Discover your family's story.

Enter a grandparent's name to get started.

Start Now

Biography of Joseph Wilkins

Joseph Wilkins, a resident of Pembroke and a veteran of the Civil War, was born May 24, 1844, son of Jeremiah Hall and Mary (Thompson) Wilkins. He is not only a representative of an old New Hampshire family, but a lineal descendant of ancestors who were first settlers in this country. Bray Wilkins, who came from Wales, Brecknock County, was a descendant of Lord John Wilkins, who belonged to a family that traced their lineage back to 1090 and had borne many honorable titles. Lord John was a connection of the Bishop Wilkins who married the sister of the Protector, Oliver Cromwell. Bray, at the age of twenty, is supposed to have come to this country in the same ship with Endicott, about 1630, and to have first settled in Dorchester, Mass. Before 1659 he bought from Governor Richard Bellingham seven hundred acres of land called Wills Hill, which in 1661 was within Salem’s six-mile limit. He died in 1702, a patriarchal land owner, amidst the farms and homes of his sons and daughters. The portion of Bray’s son, John Wilkins, was situated in Danvers, Mass. John, son of John, who was born about 1689, went with his wife, Mary Goodale Wilkins, and two sons to Marlboro, Mass., in 1740. His eldest son, Josiah Wilkins, married Lois Bush, whose grandparents settled in Marlboro in 1690. Of Josiah’s five sons, the third, Jonathan, born in 1755, graduated at Harvard College, studied theology, and was called to preach at the old South Parish, Concord, N.H., in 1789. He married Sarah Hall, whose grandfather, Deacon Joseph Hall, was one of Concord’s first...

From Poughkeepsie to Kingston along the Hudson River

Leaving the Poughkeepsie dock the steamer approaches the Poughkeepsie Bridge which, from Blue Point and miles below, has seemed to the traveler like a delicate bit of lace-work athwart the landscape, or like an old-fashioned “valance” which used to hang from Dutch bedsteads in the Hudson River farm houses. This great cantilever structure was begun in 1873, but abandoned for several years. The work was resumed in 1886 just in time to save the charter, and was finished by the Union Bridge Company in less than three years. The bridge is 12,608 feet in length (or about two miles and a half), the track being 212 feet above the water with 165 feet clear above the tide in the centre span. The breadth of the river at this point is 3,094 feet. The bridge originally cost over three million dollars and much more has been annually spent in necessary improvements. It not only affords a delightful passenger route between Philadelphia and Boston, but also brings the coal centers of Pennsylvania to the very threshold of New England. Two railroads from the east centre here, and what was once considered an idle dream, although bringing personal loss to many stockholders, has been of material advantage to the city. As the steamer passes under the bridge the traveler will see on the left Highland station (West Shore Railroad) and above this the old landing of New Paltz. A well traveled road winds from the ferry and the station, up a narrow defile by the side of a dashing stream, broken here and there in waterfalls, to Highland Village, New Paltz and...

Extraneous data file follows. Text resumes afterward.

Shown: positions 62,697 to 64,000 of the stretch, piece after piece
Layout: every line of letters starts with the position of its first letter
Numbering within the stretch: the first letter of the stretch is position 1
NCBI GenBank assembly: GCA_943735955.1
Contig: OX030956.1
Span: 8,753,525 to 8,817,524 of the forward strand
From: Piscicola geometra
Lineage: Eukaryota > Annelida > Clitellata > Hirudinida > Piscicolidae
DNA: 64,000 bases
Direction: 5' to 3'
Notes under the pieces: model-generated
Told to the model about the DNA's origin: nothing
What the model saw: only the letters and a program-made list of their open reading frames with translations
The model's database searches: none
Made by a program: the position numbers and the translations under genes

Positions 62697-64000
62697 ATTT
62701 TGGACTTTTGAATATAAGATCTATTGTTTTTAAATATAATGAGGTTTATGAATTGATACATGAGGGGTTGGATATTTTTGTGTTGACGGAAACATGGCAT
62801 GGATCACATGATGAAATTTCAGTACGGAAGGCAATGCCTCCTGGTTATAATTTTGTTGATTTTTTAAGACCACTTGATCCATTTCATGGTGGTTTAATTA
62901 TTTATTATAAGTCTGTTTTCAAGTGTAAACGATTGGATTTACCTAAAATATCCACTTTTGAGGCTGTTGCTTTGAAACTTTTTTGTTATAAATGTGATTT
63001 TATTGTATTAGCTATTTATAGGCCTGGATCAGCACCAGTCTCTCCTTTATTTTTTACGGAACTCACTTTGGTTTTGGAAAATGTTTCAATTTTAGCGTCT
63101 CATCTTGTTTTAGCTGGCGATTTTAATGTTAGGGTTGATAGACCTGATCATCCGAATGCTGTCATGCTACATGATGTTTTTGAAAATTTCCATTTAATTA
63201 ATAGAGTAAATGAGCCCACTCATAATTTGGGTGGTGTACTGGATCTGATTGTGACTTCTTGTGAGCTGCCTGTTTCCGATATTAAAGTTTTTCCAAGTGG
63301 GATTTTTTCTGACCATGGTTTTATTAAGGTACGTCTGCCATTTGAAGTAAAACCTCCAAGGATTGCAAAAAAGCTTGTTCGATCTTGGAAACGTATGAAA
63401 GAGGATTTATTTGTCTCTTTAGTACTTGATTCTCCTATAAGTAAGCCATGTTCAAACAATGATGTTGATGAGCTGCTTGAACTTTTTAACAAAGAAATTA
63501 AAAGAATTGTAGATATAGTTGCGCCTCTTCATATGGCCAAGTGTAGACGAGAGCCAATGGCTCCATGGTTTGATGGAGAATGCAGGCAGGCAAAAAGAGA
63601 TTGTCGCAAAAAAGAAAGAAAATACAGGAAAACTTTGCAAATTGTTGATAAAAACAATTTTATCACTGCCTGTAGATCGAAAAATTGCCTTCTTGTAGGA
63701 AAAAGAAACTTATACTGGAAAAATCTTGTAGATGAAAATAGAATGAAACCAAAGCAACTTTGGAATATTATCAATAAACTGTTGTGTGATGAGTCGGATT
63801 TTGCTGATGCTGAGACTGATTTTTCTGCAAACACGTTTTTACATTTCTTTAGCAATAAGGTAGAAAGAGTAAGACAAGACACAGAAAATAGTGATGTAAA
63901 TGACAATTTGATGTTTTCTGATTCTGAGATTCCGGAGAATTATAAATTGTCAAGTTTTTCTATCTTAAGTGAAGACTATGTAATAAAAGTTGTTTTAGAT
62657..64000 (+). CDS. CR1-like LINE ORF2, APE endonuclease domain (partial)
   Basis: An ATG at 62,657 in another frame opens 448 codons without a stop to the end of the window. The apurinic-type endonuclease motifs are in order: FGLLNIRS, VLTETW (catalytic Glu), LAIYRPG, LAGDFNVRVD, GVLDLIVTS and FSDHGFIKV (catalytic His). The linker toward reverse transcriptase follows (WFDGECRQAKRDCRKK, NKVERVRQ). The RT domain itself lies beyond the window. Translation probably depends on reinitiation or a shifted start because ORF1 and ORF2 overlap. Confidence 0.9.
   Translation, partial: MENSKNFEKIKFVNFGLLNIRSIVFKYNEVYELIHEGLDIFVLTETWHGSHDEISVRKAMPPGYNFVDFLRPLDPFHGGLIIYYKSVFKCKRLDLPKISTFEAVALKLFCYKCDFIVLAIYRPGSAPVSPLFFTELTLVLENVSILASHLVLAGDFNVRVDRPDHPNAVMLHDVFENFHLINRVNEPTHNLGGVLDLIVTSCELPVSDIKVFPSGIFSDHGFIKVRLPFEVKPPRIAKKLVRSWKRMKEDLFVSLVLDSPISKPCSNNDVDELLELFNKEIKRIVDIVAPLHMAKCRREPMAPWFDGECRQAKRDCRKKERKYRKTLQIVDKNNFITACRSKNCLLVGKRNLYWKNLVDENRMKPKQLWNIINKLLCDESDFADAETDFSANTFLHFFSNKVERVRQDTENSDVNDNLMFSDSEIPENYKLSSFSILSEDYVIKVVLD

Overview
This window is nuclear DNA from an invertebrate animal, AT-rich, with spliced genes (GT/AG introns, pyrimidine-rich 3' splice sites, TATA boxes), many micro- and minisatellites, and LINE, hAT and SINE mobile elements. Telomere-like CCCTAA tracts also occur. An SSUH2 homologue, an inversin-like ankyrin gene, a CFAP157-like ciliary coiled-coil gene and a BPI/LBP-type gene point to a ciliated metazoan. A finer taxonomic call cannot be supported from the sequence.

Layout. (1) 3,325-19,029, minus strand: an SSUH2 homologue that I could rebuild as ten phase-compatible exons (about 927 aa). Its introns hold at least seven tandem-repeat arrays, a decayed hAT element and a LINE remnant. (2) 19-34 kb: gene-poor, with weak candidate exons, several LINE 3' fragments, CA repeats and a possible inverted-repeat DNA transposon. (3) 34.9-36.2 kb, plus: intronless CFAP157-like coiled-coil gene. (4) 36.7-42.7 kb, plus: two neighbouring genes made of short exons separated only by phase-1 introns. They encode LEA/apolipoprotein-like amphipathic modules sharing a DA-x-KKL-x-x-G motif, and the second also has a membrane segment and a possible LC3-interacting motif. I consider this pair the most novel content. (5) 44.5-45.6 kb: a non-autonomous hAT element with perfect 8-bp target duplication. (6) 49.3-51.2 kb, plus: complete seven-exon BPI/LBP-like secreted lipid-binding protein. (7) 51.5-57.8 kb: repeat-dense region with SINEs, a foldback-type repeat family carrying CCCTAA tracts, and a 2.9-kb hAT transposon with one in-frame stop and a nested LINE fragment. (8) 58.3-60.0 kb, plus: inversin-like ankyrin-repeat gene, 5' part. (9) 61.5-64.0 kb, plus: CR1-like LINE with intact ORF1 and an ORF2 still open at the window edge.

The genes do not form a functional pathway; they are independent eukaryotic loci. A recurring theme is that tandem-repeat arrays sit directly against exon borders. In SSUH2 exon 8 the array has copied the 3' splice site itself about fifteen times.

Pin It on Pinterest